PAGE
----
Aluminum chloride (AlCl3 ), also known as aluminum trichloride , describes compounds with the formula AlCl3 (H2 O) n (n = 0 or 6). They contain aluminum and chlorine atoms in a ratio of 1:3 , and also contain six waters of hydration in one form. Both are white solids, but samples are often contaminated with iron(III) chloride , which gives a yellow colour.
Anhydrous content is commercially important. It has low melting point and boiling point. It is mainly produced and consumed in the production of aluminum metal, but is also used in large quantities in other areas of the chemical industry.  The compound is often cited as a Lewis acid. It is an example of an inorganic compound that reversibly changes from a polymer to a monomer at mild temperatures.
|chemical formula||AlCl 3|
|molar mass||133.341 g/mol (anhydrous)|
241.432 g/mol (hexahydrate)
|appearance||white or pale yellow solid,|
|density||2.48 g/cm3 ( anhydrous) 2.398|
g/cm3 ( hexahydrate)
|Melting point||180 °C (356 °F; 453 K)|
100 °C (212 °F; 373 K)
|Solubility in water||439 g/l (0 °C)|
449 g/l (10 °C)
458 g/l (20 °C)
466 g/l (30 °C)
473 g/l (40 °C)
481 g/l ( 60 °C)
486 g/l (80 °C)
490 g/l (100 °C)
Slightly soluble in benzene, soluble in hydrogen chloride, ethanol, chloroform, carbon tetrachloride
|vapor pressure||133.3 Pa (99 °C)|
13.3 kPa (151 °C)
|viscosity||0.35 CP (197 °C)|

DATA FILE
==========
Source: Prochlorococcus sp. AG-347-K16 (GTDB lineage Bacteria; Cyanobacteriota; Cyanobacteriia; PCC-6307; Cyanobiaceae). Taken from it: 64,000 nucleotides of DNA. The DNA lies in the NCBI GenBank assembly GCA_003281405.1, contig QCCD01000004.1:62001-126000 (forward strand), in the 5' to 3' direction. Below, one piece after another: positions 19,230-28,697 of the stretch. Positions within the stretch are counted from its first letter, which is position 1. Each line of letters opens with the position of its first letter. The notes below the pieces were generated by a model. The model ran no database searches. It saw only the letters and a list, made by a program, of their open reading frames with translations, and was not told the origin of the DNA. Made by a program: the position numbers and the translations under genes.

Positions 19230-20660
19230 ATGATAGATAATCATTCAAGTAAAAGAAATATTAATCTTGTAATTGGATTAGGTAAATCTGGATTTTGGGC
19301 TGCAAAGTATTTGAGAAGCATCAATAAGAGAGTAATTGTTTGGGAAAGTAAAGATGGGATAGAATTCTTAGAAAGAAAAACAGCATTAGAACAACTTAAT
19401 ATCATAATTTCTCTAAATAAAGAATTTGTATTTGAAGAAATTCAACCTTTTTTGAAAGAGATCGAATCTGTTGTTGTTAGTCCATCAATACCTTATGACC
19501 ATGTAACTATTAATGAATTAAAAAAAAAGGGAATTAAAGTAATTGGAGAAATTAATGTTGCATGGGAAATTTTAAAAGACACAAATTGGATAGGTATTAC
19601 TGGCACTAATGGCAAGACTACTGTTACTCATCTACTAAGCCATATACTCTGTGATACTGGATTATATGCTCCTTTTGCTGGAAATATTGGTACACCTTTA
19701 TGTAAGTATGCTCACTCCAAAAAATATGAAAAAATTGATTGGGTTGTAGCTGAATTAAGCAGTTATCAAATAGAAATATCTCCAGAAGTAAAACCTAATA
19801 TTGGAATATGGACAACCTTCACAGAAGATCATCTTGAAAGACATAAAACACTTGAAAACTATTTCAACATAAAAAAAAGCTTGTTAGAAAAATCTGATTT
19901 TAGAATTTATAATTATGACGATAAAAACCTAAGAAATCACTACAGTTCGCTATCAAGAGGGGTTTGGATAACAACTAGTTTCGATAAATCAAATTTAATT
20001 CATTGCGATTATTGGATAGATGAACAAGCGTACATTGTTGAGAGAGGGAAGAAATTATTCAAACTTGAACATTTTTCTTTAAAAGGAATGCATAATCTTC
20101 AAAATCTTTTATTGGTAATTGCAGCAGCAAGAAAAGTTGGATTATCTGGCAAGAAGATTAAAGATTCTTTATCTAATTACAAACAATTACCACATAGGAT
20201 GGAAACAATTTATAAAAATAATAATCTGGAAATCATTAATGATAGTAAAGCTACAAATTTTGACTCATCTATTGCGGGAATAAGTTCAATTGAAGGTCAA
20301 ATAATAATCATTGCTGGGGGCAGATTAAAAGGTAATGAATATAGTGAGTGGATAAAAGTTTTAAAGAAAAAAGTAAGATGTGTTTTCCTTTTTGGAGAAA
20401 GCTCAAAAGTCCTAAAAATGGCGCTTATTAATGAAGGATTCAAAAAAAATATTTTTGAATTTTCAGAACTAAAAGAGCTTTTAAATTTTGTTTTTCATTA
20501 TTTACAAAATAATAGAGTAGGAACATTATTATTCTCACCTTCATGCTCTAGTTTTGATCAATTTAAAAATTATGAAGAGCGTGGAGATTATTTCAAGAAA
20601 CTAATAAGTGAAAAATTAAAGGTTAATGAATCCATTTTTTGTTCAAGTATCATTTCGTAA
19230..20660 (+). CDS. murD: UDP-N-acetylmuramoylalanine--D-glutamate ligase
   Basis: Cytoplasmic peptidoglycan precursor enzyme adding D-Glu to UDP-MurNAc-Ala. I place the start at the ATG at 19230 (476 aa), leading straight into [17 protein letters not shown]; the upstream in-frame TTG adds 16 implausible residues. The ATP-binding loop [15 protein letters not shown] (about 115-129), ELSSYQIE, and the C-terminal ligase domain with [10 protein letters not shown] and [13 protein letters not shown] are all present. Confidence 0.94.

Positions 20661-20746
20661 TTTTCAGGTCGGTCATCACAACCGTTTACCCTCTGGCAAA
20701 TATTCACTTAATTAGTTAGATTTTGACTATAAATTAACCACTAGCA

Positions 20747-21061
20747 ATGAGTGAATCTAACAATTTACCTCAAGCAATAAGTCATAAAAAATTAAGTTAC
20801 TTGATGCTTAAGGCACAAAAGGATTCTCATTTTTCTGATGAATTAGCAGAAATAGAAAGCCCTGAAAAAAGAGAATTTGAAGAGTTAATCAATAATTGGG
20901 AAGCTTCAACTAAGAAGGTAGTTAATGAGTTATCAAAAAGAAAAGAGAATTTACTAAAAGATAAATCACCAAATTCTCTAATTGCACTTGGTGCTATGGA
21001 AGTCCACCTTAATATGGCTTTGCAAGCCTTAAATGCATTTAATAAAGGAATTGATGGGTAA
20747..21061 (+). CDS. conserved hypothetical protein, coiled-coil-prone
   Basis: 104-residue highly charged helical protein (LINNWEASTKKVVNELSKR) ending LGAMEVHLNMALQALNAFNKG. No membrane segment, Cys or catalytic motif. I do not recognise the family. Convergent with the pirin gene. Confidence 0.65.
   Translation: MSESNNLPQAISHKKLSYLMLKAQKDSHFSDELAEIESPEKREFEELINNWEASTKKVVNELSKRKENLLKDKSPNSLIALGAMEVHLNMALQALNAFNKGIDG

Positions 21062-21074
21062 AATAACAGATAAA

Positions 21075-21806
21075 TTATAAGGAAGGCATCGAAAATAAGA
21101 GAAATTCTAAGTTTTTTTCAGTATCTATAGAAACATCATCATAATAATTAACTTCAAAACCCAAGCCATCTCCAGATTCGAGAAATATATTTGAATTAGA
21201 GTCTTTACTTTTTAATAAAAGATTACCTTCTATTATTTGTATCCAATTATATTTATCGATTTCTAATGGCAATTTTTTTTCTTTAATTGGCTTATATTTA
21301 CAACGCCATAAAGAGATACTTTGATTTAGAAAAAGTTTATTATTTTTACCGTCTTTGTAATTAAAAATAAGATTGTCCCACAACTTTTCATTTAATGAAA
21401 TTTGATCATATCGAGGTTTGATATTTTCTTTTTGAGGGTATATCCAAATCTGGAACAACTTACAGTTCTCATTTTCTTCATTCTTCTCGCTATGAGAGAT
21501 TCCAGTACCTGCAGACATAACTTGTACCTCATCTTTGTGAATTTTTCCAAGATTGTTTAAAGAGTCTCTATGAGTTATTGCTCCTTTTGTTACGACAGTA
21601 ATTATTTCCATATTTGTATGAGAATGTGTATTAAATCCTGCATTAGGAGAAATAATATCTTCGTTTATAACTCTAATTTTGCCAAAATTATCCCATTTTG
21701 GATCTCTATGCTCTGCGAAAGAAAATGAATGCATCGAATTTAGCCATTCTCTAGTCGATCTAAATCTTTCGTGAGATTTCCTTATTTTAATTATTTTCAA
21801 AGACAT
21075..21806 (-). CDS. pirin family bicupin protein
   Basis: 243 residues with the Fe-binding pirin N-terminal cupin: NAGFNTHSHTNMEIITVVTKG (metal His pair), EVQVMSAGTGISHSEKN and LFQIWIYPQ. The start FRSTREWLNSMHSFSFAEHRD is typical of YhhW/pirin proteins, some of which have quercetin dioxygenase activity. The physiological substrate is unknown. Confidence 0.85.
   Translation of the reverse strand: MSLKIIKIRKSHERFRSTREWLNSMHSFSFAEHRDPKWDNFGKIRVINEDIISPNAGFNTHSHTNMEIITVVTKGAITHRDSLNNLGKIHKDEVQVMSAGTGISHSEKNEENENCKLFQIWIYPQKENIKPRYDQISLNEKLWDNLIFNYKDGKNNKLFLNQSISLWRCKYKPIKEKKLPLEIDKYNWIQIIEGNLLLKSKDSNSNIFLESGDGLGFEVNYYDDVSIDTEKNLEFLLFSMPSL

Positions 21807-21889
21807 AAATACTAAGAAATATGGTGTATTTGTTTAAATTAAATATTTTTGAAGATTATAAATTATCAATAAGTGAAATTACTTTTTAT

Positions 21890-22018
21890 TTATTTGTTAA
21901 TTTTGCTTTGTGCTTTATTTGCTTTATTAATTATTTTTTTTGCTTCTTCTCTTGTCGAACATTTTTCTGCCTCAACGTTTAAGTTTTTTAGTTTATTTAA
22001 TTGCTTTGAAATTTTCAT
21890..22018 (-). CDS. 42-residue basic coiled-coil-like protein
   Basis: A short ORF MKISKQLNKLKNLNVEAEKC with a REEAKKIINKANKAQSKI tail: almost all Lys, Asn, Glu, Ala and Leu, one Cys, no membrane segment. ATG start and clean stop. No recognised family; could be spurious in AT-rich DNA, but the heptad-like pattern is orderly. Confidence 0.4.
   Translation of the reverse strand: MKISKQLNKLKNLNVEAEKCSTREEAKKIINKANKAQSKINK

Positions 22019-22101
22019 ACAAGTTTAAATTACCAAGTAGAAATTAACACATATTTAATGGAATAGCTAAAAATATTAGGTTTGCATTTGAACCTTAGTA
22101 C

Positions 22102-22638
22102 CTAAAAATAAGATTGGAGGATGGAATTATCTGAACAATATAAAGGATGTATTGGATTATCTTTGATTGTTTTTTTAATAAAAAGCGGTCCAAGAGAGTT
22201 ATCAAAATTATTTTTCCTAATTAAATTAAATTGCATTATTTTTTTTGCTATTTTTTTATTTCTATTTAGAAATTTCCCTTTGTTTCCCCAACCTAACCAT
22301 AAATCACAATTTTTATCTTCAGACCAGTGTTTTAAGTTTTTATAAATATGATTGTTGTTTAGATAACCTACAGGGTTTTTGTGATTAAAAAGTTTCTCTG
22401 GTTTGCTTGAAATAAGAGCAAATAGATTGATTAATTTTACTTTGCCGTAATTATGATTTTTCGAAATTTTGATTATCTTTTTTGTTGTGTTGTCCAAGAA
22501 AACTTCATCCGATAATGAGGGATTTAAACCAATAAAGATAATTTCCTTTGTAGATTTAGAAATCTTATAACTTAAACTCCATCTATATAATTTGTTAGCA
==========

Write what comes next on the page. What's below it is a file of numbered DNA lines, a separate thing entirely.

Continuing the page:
0.26 CP (237 °C)
|other ions||Aluminum Fluoride|
|other quotes||Boron Trichloride|
|Related Lewis Acids||iron(III) chloride|
Alkylation and acylation of arenes
AlCl3 is a common Lewis-acid catalyst for Friedel–Crafts reactions, both acylation and alkylation.  Important products are detergents and ethylbenzene. These types of reactions are, for example, the major uses for aluminum chloride in the preparation of anthraquinone (used in dyestuffs from industry) and cyanogen.  In the typical Friedel–Crafts reaction, an acyl chloride or alkyl halide reacts with an aromatic system as shown:
The alkylation reaction is more widely used than the acylation reaction, although its practice is more technically demanding. For both reactions, aluminum chloride, as well as other materials and equipment, must be dry, although a trace of moisture is necessary for the reaction to proceed.  Detailed procedures are available for alkylation  and acylation   arenes .
A common problem with the Friedel–Crafts reaction is that the aluminum chloride catalyst is sometimes required in absolute stoichiometric quantities, as it is strongly complexed with the products. This complication sometimes generates large amounts of corrosive waste. For these and similar reasons, the use of aluminum chloride has often been replaced by zeolites. 
Aluminum chloride can also be used to introduce aldehyde groups onto aromatic rings, for example via the Gattermann–Koch reaction which uses carbon monoxide, hydrogen chloride and a copper(I) chloride co-catalyst.
Other applications in organic and organometallic synthesis
Aluminum chloride finds a wide variety of other applications in organic chemistry.  For example, it can catalyze an “NE reaction”, such as the addition of 3-butene-2-one (methyl vinyl ketone) to a carvone:
It is used to induce a variety of hydrocarbon couplings and rearrangements.